Teenagers taking a revamped A-level in media studies will earn a fifth of their marks by podcasting or blogging, it emerged yesterday.
They will be able to present almost half their coursework in podcasts - voice-presented video clips which can be viewed on iPods and mobile phones - or blogs, which are internet diaries often written in an informal style.
Youngsters will no longer be able to submit any coursework in the form of traditional essays, as examiners attempt to ensure sixth-formers master the latest technology.
I'm not sure I agree with OCR's revamp (not that I like OCR much anyway).
What if some schools don't have enough computers fot students to blog or podcast in the lesson?
I also feel that newspaper journalism should carry more weight on the course.
However, the Daily Mail seems to be running a campaign against media studies.
Don't they want students to understand the media?
Are they afraid of competition?
It's not like the Daily Mail doesn't report on what goes on online.
My experience of Media Studies.
I did a Media Studies A-Level and I'm proud I did so.
It didn't do my writing skills any harm- I got a place studying English Literature at Sussex University.
I also studied media studies electives there.
Media Studies and English were the most interesting subjects to me at school, followed closely by my third A-Level, Biology.
They have been of more use to me in my life than "traditional" subjects such as chemistry or geography.
Don't get me wrong, I'm not staying they shouldn't be studied.
I love history and often dip into Postwar: A History of Europe Since 1945 by Tony Judt, a 900-page tome.
I also have a good grasp of geography, as every blogger writing for a global audience should.
Magdalen's Media Studies Department.
I studied media under three excellent teachers, David Brunton, Jennifer Rowsell and David Barr.
David Brunton introduced by to the tricks of print journlism, sparking a desire in me to be a journalist.
David Brunton is why I am studying at the University of Westminster.
He taught us Herman and Chomsky's Five Filters, debated with us the news values in various newspapers and discussed the current state of the Briths press.
And we had fun as well, something that might shock the Daily Mail.
I've still got most of my notes.
One sheet is part of an analysis of local newspapers, a case study being the Oxford Mail, published by Newsquest and owned by comglomerate Gannett.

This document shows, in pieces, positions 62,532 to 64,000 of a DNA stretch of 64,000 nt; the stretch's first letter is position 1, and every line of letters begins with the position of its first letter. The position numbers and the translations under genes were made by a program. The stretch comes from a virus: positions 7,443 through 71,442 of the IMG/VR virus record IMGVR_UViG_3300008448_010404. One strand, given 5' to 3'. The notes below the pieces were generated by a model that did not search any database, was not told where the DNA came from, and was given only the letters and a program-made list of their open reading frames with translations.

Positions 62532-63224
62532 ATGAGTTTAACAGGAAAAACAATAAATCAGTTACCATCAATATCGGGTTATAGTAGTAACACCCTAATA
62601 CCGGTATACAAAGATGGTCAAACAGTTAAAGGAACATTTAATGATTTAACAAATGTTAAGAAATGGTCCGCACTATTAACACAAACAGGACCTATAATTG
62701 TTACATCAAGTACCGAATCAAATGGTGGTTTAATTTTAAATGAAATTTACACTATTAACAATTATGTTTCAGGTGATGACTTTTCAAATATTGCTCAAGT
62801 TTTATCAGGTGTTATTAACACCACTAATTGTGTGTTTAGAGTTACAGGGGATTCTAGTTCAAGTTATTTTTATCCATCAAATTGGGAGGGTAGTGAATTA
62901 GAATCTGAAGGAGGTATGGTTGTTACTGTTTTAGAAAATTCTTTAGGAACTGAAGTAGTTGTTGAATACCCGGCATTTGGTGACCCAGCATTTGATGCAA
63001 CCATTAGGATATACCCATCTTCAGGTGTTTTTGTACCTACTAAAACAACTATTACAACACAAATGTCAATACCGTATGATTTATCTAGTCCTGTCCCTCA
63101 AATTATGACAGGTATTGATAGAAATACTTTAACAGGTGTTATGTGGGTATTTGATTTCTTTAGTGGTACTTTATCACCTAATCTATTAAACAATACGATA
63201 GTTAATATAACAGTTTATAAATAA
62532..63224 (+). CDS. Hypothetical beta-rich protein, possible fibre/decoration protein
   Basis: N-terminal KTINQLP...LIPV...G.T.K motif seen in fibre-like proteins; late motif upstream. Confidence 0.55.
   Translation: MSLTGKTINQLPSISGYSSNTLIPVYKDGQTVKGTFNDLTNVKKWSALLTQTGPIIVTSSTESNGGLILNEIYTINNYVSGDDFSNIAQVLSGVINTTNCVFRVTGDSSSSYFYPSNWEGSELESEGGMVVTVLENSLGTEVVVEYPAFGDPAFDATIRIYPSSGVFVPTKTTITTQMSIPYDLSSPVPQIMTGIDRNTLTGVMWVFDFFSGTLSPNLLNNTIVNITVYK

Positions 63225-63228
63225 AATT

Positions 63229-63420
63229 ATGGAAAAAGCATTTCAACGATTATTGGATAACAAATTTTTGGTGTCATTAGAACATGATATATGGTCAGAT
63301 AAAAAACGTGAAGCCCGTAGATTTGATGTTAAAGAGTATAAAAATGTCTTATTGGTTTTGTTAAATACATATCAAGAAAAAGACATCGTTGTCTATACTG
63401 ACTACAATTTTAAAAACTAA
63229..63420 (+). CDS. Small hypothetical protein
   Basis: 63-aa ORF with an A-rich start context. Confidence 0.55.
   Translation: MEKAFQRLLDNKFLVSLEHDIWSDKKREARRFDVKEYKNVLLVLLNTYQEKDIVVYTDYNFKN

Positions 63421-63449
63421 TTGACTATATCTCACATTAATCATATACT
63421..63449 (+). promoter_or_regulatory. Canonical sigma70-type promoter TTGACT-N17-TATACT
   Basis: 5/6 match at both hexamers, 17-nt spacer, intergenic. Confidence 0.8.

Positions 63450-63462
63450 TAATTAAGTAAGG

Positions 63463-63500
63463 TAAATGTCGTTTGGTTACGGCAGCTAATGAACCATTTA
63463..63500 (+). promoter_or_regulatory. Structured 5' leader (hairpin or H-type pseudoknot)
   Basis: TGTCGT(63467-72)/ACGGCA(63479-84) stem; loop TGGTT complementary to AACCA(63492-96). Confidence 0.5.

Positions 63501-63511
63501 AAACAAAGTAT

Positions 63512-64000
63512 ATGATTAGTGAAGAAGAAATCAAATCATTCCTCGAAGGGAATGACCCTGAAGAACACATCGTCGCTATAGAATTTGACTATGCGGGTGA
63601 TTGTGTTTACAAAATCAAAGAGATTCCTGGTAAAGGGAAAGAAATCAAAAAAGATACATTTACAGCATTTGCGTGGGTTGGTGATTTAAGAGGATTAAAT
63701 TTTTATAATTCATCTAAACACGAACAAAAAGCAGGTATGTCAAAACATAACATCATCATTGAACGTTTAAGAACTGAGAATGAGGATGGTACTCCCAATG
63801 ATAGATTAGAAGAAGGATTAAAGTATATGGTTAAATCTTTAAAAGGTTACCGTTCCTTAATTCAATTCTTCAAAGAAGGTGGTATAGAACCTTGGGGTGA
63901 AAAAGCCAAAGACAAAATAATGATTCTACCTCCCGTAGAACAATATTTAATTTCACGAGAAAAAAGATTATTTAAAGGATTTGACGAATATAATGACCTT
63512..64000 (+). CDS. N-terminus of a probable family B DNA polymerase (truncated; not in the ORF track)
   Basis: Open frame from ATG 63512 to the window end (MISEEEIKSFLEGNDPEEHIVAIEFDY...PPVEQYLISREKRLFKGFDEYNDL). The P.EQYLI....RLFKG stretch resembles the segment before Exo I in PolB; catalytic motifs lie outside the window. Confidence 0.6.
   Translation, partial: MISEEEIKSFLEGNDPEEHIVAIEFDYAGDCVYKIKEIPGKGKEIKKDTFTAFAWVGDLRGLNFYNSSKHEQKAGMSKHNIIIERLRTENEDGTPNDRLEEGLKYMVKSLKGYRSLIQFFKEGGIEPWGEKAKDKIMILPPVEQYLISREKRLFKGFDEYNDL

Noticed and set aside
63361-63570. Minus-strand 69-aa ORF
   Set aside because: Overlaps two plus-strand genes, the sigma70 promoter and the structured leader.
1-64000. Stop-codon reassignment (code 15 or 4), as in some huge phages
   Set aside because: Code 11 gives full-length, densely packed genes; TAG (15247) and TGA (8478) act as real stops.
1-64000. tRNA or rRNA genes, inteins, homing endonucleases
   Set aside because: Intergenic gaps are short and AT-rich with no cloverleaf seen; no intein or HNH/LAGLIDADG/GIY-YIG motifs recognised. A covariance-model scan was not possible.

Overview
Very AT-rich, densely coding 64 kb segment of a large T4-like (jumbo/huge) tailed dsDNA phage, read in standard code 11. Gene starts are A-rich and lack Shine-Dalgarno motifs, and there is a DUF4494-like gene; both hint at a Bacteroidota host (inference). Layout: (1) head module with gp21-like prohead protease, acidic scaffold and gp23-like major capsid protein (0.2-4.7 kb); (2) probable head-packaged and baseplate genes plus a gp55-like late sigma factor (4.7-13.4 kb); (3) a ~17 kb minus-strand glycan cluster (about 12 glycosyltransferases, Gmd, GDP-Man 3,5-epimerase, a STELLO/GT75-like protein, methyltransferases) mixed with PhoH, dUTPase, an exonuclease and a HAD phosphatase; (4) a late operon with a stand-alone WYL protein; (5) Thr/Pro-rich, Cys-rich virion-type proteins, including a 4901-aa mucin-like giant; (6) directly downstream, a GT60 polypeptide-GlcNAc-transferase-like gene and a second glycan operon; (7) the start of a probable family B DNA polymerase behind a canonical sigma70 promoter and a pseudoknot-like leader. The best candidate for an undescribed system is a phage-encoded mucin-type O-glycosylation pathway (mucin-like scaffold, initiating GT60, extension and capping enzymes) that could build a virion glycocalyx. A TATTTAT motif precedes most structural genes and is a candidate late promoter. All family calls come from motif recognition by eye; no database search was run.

Another compares three stories on Major James Hewitt's book about the late Princess Diana.
The Daily Star call him "Major James Spewitt",while the Guardian refers to the 75,000 copies sold at the time of publication, as well as the response from Buckingham Palace.
Jennifer Rowsell taught us how to analyse adverts, and myself and a friend did a presentation on Becks (the industry gave some feedback in an e-mail).
David Barr taught us to analyse the Western genre, with films such as Red River and Blazing Saddles.
We also discussed Leni Riefenstahl's Triumph of the Will, an unusual subject for a coursework essay.
That's Media Studies-the shocking and the odd are part of the course.
I would rather OCR had a Newspapers strand (I studied under AQA, for some reason Britain does not have one single exam board as would make sense.)
Quibbles over the course aside, I would like message board posters and journalists to stop knocking Media Studies.
Even a fellow teacher at our school used to joke about Media Studies, saying "Do you spent your time watching Coronation Street."
This knocker taught Science, and spent most of his time being fussy.
Queen's English Society:
Dr Bernard Lamb seems to think that students should do A-levels so they can write good essays.
I most strongly disagree.
Anyway, many pupils do English and Media Studies at A-Level.
It may interest Dr Bernard Lamb to know that we wrote essays for all my media electives, and they were marked around 60% on average.
However Dr Bernard Lamb, president of the Queen's English Society, warned that students' chances could be jeopardised if they failed to get enough practice at essay writing.
He said: "This is nonsense. There are very serious issues around literacy - the more pupils are allowed to get away with not writing in proper, well-constructed English, the worse it will be for them.
"Students must be able to concentrate for more than five minutes and produce a piece of work on their own.
"They must be able to put arguments together and put a series of linking paragraphs together which express and develop an idea."
I will give a former Media Studies and English teacher the last word.
This is a typical Daily Mail article.
I doubt very much that the more credible press will report news like this in such a way (in any case, this is a very biassed report, as I am quite familiar with the new modular changes OCR and AQA are making to their Media courses).
Learning about new technological changes is useful. None of you, who are on this forum A LOT, seem to detect the irony in learning about designing websites - although the Daily Mail calls it the more derogatory term of 'blogging'.
As an English teacher, who has taught film and media studies, I consider the latter subjects to be very credible, in many ways.
I think you can knock a subject when you have first hand experience of it; not from reading a C/conservative, right wing report in the Daily Mail. Each subject has its own worth.